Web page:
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By J. E. Gubernatis
With its December issue, the African Physics Newsletter concludes its first year of publication. It has been a formative year for the newsletter during which it saw a doubling in subscribers, an expansion of its Editorial Board, and a refinement of its format and content. The newsletter steps into its second year primed to continue its de facto role as the voice of physics in Africa.
APS agreed to support the newsletter in response to a survey of African physicists, summarized in the December 2017 issue of APS News, that revealed a need for a Pan-African communication vehicle. The newsletter has a novel publication model, and it is noteworthy that the news items are being gathered, selected, and composed by a volunteer editorial board of African physicists. APS is providing the final copyediting, formatting, and distribution.
The launch of the newsletter was timely; a lot is happening in the African physics community. Several successful schools, such as the African School on Electronic Structure Methods and Applications and the School on Fundamental Physics and Applications are having their tenth anniversaries. There is now an African Materials Research Society. In the past three years, the number of African national physical societies has increased from nine to fifteen. Five of the recent six have also united to form the West African Physical Society. The Abdus Salam International Centre for Theoretical Physics (ICTP) opened its first institute in Africa, the East African Institute for Fundamental Physics in Rwanda.
However, large communication gaps often exist among physicists within a nation, between nations, and between African and non-African physics communities. For example, of the 15 African physical societies, it appears that only two regularly publish a newsletter. Bridging these gaps by reporting on events such as those mentioned above was a motivation for starting the newsletter.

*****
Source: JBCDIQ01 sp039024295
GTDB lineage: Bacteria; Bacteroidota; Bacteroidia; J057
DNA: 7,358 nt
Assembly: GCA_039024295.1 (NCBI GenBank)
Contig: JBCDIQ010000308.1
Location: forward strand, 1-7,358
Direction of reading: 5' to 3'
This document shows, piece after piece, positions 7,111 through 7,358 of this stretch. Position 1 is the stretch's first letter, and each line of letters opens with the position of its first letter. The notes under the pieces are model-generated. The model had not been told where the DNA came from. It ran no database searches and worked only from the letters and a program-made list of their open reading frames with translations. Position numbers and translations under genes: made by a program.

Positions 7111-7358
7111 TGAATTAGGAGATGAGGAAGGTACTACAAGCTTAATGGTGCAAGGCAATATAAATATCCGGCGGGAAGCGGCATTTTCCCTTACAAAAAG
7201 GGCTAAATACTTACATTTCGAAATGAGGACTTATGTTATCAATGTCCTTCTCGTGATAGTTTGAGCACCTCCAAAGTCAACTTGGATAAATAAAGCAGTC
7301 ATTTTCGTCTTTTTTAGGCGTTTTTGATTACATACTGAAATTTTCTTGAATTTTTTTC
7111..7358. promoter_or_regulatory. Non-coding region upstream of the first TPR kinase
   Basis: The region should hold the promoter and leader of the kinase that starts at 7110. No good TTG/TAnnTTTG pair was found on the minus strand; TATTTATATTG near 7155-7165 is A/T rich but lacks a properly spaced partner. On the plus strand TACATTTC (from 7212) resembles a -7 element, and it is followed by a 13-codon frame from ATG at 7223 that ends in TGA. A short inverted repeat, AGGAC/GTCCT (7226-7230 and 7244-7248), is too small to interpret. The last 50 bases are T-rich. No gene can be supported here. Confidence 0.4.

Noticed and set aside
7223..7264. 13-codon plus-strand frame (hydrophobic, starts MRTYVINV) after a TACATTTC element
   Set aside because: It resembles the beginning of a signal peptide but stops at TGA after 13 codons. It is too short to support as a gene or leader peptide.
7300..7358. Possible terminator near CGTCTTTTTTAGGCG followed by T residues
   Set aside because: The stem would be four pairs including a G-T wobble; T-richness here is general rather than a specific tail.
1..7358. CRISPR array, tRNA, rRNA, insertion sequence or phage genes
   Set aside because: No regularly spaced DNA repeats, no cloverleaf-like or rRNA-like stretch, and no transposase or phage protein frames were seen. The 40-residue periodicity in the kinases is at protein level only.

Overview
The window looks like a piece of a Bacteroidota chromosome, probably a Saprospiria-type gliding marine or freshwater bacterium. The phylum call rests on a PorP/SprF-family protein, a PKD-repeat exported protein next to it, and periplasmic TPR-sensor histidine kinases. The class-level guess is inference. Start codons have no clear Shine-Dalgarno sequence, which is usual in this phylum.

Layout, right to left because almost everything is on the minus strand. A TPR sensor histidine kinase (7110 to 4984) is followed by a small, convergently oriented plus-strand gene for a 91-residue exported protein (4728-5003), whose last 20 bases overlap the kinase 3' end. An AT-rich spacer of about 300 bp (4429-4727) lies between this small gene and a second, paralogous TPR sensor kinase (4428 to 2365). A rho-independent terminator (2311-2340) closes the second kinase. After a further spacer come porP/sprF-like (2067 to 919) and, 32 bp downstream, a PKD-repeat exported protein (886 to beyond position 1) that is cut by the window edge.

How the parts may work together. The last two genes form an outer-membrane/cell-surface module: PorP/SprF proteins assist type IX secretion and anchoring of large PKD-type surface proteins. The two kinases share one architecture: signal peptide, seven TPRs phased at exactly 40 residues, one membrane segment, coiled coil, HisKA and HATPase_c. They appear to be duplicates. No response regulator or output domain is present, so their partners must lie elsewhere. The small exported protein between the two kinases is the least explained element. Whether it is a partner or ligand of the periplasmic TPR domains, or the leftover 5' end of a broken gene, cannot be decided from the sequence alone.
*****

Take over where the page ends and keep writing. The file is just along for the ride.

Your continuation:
A number of published articles have been noteworthy. An article by Sekazi Mtingwa (Chair of the Commission on Development of the International Union of Pure and Applied Physics) entitled “Physics on the Move in Africa” highlights how over the past twenty years the groundwork was laid for new organizations, collaborations, and large infrastructure projects. Cairo University celebrated the Silver Jubilee of the National Institute of Laser Enhanced Science (NILES). Physicists in Tanzania reported on a successful program for high school girls that improved the performance of STEM training at the university. Reported in the soon to be distributed December issue is an announcement of the Portuguese-speaking countries forming a physics union.
Perhaps the most interdisciplinary article appeared in the May issue and described how mass accelerator spectrometry is being used to determine the age and study the causes of the recent deaths of several baobab trees, the Trees of Life, that are native to African Savannahs and can live for millennia. In addition, there have been numerous reports and announcements of various schools, awards, workshops, and conferences, and several articles have described notable physics. For example, one article reported how the MeerKAT, the radio observatory that is the first phase of the Square Kilometre Array telescope in Africa, was used to search for the puzzling, missing hydrogen gas in the NGC1316 galaxy. The puzzle was solved: The vast majority of the neutral hydrogen is not in the center of the galaxy but is largely in two tail-like complexes north and south of the galaxy.
With each issue, the newsletter news sources have become more diversified and inclusive. The editorial board now has at least one editor representing each of the North, South, East, West, and Central regions of Africa, and a network of contacts (news reporters) is being established. With articles such as the one you are reading now, the newsletter is also reaching out to others, particularly to those in the African diaspora, to become readers and contributors.
The newsletter is a quarterly email. Subscriptions are free and open to all. To subscribe, simply go to the African Physics Newsletter form. The coming December issue also has information on how to contribute news articles. Whether you are from Africa or just interested in African physics, we encourage you to subscribe and emphasize that by reading, and especially by contributing, you will be strengthening the voice of physics in Africa.
The author is a computational physicist at Los Alamos National Laboratory, a member of the APS Committee on International Scientific Affairs, and an APS Fellow.
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